July 3, 2008

Conflicts Possible As Humans Encroach on Wildlife, Study Says

CHICAGO _ The execution-style killing last year of a gorilla family in the Democratic Republic of Congo may portend future conflicts as humans encroach on resource-rich national parks in developing countries, according to authors of a new study.

The report published Friday in the journal Science surveyed strips of land surrounding protected areas and found that people are moving closer to such parks to take advantage of the economic development that often stems from conservation initiatives.

Yet those settlers also threaten the protected areas by unlawfully cutting down trees, growing crops and hunting endangered animals within park boundaries.

The influx of capital from conservation groups and from tourism spawns roads, schools, and hospitals close to the protected areas, increasing farming profits and pumping up standards of living but challenging the integrity of the parks. Reserves also provide another resource in short supply for many of the world's poor _ land.

In areas like Sub-Saharan Africa, "Parks are some of the last uncultivated wilderness areas where you're not on someone else's land," said Justin Brashares, assistant professor of environmental science, policy, and management at the University of California, Berkeley, and one of the study's two lead authors.

Organized crime rings sometimes follow the money and population growth. In the case of Congo gorilla killings, local authorities arrested the park director who allegedly was linked to an illegal operation that cut down trees in the park and reduced them to charcoal, a prime cooking fuel in the region. Killing the gorillas, which are vital to tourism in the park, was meant as a signal for rangers to stop cracking down on the charcoal trade, investigators believe.

The study in Science collected United Nations population data from 45 African and Latin American countries on people living within 6.2 miles of rural protected areas. The survey found that populations grew faster than average near 245 out of 306 parks studied, highlighting the worldwide extent of the trend.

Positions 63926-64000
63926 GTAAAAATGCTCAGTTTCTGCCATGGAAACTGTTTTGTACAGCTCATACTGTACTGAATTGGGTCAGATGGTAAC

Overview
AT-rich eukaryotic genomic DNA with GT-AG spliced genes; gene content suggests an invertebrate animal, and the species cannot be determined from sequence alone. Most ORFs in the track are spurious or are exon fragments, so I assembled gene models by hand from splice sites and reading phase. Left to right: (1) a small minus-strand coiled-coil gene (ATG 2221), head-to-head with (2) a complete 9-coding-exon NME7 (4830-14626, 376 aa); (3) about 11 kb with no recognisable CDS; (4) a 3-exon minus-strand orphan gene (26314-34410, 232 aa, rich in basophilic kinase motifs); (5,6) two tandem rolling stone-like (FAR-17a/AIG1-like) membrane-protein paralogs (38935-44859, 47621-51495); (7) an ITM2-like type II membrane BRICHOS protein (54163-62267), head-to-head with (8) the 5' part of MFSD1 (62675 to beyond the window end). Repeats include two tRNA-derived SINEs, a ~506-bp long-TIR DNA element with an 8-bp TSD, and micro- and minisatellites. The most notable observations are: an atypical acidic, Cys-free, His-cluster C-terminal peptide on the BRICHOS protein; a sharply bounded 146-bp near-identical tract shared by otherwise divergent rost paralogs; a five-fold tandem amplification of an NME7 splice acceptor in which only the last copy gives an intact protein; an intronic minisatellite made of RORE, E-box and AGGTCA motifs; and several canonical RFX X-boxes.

"This underlines the need for limits to sprawl and roads in and around parks," said Michael Soule, professor emeritus in environmental studies at the University of California, Santa Cruz. "It is widely known that 'gateway communities' are becoming nooses that could strangle many national parks."

Not all experts agree that conservation funding and tourism are driving the observed population growth. Many parks in developing nations are on unproductive land away from economic centers, noted John Robinson, executive vice president of conservation and science at the Wildlife Conservation Society. In some cases population growth may happen because poor residents "kind of get pushed into these park areas," Robinson said.

A major challenge for conservation groups is to balance encouragement of economic development near parks with protection of the parks themselves, experts said.

Barring local residents from entering the parks would be impractical and counterproductive, since the parks need local support to thrive, said study co-author George Wittemyer, a researcher in environmental science, policy, and management at Berkeley.

Many conservation groups encourage development around parks as both a necessity and a neighborly gesture. If a park plan fails to compensate locals for the loss of land and resources, "you're going to have a backlash," Wittemyer said.


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